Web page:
- The Washington Times - Thursday, June 22, 2017

DENVER — Insurance claims for car crashes have jumped since recreational marijuana was legalized in Colorado, Washington and Oregon, spurring concerns about traffic safety as more drivers take to the roads under the influence.

A first-of-its-kind study released Thursday by the Insurance Institute for Highway Safety found that collision claim frequency was “about 3 percent higher than would have been expected without legalization.”

“More drivers admit to using marijuana, and it is showing up more frequently among people involved in crashes,” said the analysis.

Colorado’s collision-claim frequency was 14 percent higher than that in nearby states after the state unveiled the nation’s first legal recreational marijuana market in January 2014.

Claim frequency was 6.2 percent higher in Oregon, where recreational pot sales began in October 2015, and 4.6 percent higher in Washington, which opened retail marijuana shops in July 2014.

“The combined-state analysis shows that the first three states to legalize recreational marijuana have experienced more crashes,” says Matt Moore, the IIHS’s Highway Loss Data Institute senior vice president, in a statement. “The individual state analyses suggest that the size of the effect varies by state.”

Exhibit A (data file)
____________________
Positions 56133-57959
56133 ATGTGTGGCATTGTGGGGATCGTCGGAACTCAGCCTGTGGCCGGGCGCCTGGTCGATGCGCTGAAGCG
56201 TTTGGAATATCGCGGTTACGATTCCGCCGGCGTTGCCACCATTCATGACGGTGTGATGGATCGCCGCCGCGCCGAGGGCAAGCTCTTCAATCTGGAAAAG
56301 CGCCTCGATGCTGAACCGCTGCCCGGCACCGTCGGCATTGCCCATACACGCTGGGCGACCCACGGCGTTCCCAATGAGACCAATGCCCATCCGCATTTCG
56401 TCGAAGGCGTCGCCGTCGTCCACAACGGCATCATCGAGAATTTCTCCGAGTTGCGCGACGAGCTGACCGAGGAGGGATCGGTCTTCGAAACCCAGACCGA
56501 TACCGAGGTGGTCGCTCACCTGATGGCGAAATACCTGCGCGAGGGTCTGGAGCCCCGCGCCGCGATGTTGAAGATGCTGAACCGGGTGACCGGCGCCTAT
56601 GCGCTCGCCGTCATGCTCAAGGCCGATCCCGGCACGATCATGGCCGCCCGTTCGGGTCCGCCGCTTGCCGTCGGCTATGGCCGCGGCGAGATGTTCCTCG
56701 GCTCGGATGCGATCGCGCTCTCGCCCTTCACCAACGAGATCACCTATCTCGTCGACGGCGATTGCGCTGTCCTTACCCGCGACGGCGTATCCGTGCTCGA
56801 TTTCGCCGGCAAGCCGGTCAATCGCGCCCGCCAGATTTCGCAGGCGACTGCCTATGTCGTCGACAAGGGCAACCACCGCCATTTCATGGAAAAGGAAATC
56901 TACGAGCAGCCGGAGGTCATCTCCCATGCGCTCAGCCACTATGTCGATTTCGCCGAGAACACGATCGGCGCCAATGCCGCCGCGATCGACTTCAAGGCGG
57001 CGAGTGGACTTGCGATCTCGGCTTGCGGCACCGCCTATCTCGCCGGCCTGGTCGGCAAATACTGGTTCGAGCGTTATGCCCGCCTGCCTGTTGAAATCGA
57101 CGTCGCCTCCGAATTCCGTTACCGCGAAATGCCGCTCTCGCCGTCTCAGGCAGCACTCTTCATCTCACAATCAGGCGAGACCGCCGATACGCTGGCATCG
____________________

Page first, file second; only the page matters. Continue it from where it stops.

The study compared the frequency of collision claims from 2012 to 2016 with that of control states without recreational pot sales, including Idaho, Montana, Nevada, Utah and Wyoming, as well as Colorado, Oregon and Washington prior to legalization.

“The combined effect for the three states was smaller but still significant at 3 percent,” Mr. Moore said. “The combined analysis uses a bigger control group and is a good representation of the effect of marijuana legalization overall. The single-state analyses show how the effect differs by state.”

While more drivers have admitted to using marijuana, previous studies about its impact on driving performance have been inconclusive, the institute said.

A 2014 report by the Colorado Department of Transportation found that 84 of 684 drivers involved in fatal crashes tested positive for marijuana, while more than a third of the 488 fatalities involved alcohol, according to the Colorado Springs Gazette.

“Worry that legalized marijuana is increasing crash rates isn’t misplaced,” says David Zuby, IIHS executive vice president and chief research officer. “HLDI’s findings on the early experience of Colorado, Oregon and Washington should give other states eyeing legalization pause.”

Five other states and the District of Columbia have legalized recreational marijuana, while 21 states allow comprehensive medical marijuana use, even though pot is still regarded by the federal government as an illegal controlled substance.

• Valerie Richardson can be reached at vrichardson@washingtontimes.com.

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